VF          -12.9%

Skechers          -31.6&

Pandora Media          -35.6%%.

 

Two things stand out to me:

–most of these reactions are extreme, suggesting that the market is reacting to the news rather than anticipating it, and

–the market is very willing to differentiate sharply between individual winners and losers.

 

My conclusion:  we as individuals can still ply our stock-selecting trade.   The reward for finding superior companies, however, may come all at once, and later than we have been used to in the past.

 

thinking about 2016: commodities

commodities

In the broadest sense, commodities are undifferentiated products or services.  Producers are price takers–that is, they are forced to accept whatever price the market offers.

Commodity products are often marked by boom and bust cycles, that is, periods where supply exceeds demand, in which case prices can plummet, followed by ones where supplies fall short and prices soar.

 

For agricultural commodities, the cycle can be very short.  For crops, the move from boom to bust and back may be as little at one planting season, or three-six months.  For farm animals, like pigs, chickens or cows, it may be two years.

 

For minerals, which right now is probably the most important commodity category for stock market investors, cycles can be much longer.  Base and precious metals have recently entered a period of overcapacity.  The previous one lasted around 15 years.  One might argue that prices for many metals have already bottomed.  I’m not sure.  But I think it’s highly unlikely that they will rise significantly for an extended period of time.

 

Oil is a special case among mined commodities.  Lots of reasons

–the market is huge, dwarfing all the metals other than iron/steel.

–there’s a significant mismatch between countries where oil is produced and where it’s consumed.

–there’s one gigantic user, the US.

–for many years, there was an effective cartel, OPEC, that regulated prices.

To my mind, the most important characteristic of oil for investors at present is the wide disparity in out-of-pocket production costs between Saudi crude ($2 a barrel) on the one hand, and Canadian tar sands ($70? a barrel) on the other.  US fracked oil ($40? a barrel) is somewhere in the middle.  The lower-cost producers have gigantic capacity, and the potential to ramp output up if they choose.  This wide variation in costs makes it very difficult to figure out at what price enough capacity is forced off the market that the price will stabilize.  For example, Goldman, which has an extensive commodities expertise, has argued that under certain conditions crude might have to fall to $20 a barrel before it bottoms.

 

The oil and metals situation is important for any assessment of 2016, because:

–about 25% of the earnings of the S&P come from commerce with emerging markets, many of which depend heavily on exports of metals and/or oil for their GDP growth

–the earnings for about 10% of the S&P 500–the Energy, Materials and Industrials sectors–are positively correlated withe the price of metals and oil.

–a low oil price is a significant economic stimulus for most developed countries, meaning margins expand for companies that use oil as an input  and consumers spending less on oil will have more money left to spend elsewhere.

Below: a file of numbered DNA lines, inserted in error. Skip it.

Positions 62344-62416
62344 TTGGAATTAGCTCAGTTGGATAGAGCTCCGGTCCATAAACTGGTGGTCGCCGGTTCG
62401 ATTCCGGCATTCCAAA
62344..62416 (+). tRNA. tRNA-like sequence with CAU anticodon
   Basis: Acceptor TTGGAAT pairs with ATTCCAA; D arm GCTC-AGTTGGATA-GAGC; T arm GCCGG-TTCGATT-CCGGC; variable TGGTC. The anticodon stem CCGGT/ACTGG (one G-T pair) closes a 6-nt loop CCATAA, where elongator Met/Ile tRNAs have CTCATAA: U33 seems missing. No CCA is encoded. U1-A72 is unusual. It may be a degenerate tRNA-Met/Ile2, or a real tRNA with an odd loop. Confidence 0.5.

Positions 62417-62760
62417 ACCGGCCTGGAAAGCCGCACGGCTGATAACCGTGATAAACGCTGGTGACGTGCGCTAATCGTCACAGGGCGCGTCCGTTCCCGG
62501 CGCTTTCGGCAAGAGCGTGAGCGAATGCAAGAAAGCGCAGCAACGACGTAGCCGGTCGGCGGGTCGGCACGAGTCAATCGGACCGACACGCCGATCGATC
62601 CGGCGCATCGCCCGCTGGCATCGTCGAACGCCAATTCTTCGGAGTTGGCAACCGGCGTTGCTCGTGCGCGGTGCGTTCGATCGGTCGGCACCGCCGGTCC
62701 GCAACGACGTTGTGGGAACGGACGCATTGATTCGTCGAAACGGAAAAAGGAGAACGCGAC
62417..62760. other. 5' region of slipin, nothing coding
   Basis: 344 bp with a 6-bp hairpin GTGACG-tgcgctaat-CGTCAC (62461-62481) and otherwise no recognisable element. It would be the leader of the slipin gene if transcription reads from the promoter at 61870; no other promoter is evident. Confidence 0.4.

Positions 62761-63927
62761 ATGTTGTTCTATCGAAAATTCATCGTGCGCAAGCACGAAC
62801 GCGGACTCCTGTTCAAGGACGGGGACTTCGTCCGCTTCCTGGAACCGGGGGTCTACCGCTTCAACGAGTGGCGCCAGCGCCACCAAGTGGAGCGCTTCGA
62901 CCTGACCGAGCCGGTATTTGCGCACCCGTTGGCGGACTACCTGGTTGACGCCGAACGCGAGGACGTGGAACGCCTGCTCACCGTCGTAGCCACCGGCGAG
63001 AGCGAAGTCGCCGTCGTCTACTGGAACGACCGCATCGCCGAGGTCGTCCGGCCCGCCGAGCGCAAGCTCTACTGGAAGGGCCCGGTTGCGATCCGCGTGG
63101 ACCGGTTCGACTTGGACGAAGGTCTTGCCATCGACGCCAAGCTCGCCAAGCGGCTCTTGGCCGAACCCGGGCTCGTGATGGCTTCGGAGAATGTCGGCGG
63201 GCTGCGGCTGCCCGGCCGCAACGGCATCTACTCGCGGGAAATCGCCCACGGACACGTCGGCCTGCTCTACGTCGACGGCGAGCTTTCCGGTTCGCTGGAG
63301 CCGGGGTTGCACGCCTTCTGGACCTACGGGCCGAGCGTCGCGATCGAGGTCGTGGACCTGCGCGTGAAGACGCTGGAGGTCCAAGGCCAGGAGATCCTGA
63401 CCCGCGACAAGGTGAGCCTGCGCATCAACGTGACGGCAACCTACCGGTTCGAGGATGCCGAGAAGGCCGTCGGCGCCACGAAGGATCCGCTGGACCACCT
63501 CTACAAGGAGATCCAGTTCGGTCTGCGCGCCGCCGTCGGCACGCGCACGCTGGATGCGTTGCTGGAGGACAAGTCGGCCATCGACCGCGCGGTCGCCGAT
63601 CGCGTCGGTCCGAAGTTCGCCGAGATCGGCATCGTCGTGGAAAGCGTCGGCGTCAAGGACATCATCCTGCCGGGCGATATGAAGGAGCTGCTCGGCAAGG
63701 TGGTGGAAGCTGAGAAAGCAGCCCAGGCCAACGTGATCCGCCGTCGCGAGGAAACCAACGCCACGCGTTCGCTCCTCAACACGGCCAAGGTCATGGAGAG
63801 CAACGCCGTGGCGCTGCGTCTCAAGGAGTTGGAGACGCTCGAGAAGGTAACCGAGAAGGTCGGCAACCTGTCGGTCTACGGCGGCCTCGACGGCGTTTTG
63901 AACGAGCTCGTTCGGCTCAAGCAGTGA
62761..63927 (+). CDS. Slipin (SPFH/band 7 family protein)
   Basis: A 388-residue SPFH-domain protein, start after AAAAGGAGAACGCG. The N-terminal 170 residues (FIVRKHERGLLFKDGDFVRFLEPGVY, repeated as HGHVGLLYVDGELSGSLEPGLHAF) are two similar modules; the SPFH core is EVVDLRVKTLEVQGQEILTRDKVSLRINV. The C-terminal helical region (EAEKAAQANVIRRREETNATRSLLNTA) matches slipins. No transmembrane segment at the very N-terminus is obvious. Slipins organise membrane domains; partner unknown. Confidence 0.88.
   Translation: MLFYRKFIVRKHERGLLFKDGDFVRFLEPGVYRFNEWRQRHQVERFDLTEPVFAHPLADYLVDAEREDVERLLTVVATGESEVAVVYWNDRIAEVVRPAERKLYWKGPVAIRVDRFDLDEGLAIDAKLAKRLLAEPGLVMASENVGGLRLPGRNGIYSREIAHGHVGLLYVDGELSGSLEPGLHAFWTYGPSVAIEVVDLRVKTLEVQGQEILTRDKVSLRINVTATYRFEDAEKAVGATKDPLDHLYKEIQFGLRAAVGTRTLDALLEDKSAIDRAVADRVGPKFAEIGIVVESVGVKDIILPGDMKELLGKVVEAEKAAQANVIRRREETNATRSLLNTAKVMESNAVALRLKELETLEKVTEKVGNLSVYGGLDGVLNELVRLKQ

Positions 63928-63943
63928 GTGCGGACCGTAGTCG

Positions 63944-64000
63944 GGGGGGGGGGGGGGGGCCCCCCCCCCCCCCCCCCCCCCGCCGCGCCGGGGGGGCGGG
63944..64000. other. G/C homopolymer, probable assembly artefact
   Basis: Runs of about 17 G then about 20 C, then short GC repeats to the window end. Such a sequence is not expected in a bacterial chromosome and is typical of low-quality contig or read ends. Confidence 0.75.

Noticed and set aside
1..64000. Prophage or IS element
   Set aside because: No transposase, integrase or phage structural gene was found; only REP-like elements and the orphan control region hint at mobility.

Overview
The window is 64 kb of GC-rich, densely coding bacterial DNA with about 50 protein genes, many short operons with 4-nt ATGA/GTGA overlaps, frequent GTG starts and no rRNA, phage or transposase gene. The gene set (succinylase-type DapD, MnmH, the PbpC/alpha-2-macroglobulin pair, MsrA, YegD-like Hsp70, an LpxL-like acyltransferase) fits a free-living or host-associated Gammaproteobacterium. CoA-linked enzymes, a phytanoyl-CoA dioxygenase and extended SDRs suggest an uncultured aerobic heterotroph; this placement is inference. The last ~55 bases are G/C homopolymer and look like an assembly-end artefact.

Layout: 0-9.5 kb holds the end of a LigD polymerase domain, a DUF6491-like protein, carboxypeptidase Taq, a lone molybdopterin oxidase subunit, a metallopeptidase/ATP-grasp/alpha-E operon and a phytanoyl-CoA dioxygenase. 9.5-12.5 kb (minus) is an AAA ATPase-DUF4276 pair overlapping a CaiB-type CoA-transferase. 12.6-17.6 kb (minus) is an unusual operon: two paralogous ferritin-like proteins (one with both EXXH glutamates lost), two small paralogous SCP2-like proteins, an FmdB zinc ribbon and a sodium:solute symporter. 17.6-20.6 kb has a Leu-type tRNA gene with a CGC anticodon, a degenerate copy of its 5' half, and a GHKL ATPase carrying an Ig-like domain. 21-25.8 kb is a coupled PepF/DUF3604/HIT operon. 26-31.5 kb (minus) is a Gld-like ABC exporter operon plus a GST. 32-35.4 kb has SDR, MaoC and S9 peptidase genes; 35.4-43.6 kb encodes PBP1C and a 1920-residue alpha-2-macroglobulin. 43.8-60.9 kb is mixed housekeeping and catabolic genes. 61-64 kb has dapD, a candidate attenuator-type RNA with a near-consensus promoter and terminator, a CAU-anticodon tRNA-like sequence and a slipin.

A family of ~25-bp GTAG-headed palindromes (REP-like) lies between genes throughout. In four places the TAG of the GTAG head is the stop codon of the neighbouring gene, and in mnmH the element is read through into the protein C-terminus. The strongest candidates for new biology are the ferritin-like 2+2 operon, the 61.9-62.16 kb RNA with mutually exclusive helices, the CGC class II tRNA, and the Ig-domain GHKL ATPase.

As a result, one of the biggest variables in figuring out earnings fo the S&P next year will be one’s assumptions about mining commodities prices, especially oil.

 

More tomorrow.

 

 

thinking about 2016

At present, world stock markets appear to me to be obsessively focused on the smallest details of the here and now.  This may be fine for short-term traders, but getting caught up in this mindset is the surest recipe for trouble for us as long-term investors.  Our biggest advantage against professional traders is taking a longer view.

So it makes sense that we should be shifting our focus toward the new year, even though (actually, because) I think the markets have yet to do so.

My thoughts (which will be presented in more detail in my yearly strategy posts in a few weeks):

interest rates

Rates will be somewhat higher a year from now than today.  The Fed, however, has made it clear that the journey back from emergency-low rates to normal–that is to say, from zero to perhaps 2% for overnight money–will take years.  In theory, higher rates make fixed income relatively more attractive to investors than stocks, mimplying that the stock market suffers price-earning multiple contraction.  I’ve written a number of times, and I still believe, that virtually all of this contraction has long since been factored into today’s stock prices.  Even if this is incorrect, next year’s rise is going to be quite small.  Absent a crazy panic, the potential headwind from PE contraction is likely to be extremely small.  

world economies

–the US will continue to be strong

–the EU has bottomed and will gradually strengthen, so next year will be better than this

–China ‘s transition from export-oriented growth to expansion led by domestic consumer spending is happening at a satisfactory pace.  While traditional economic indicators, which are generally speaking all focused on exports (the wrong place to look), continue to be ugly, overall economic growth next year will be at least as good as in 2015

–natural resource-producing emerging countries will continue to have troubles.  The main issue will not be lower commodity prices.  It will be dealing with excessive debt taken on when companies/governments believed in a perpetual commodities boom, and adjusting private/government spending downward to deal with lower levels of commodity income.

 

More tomorrow.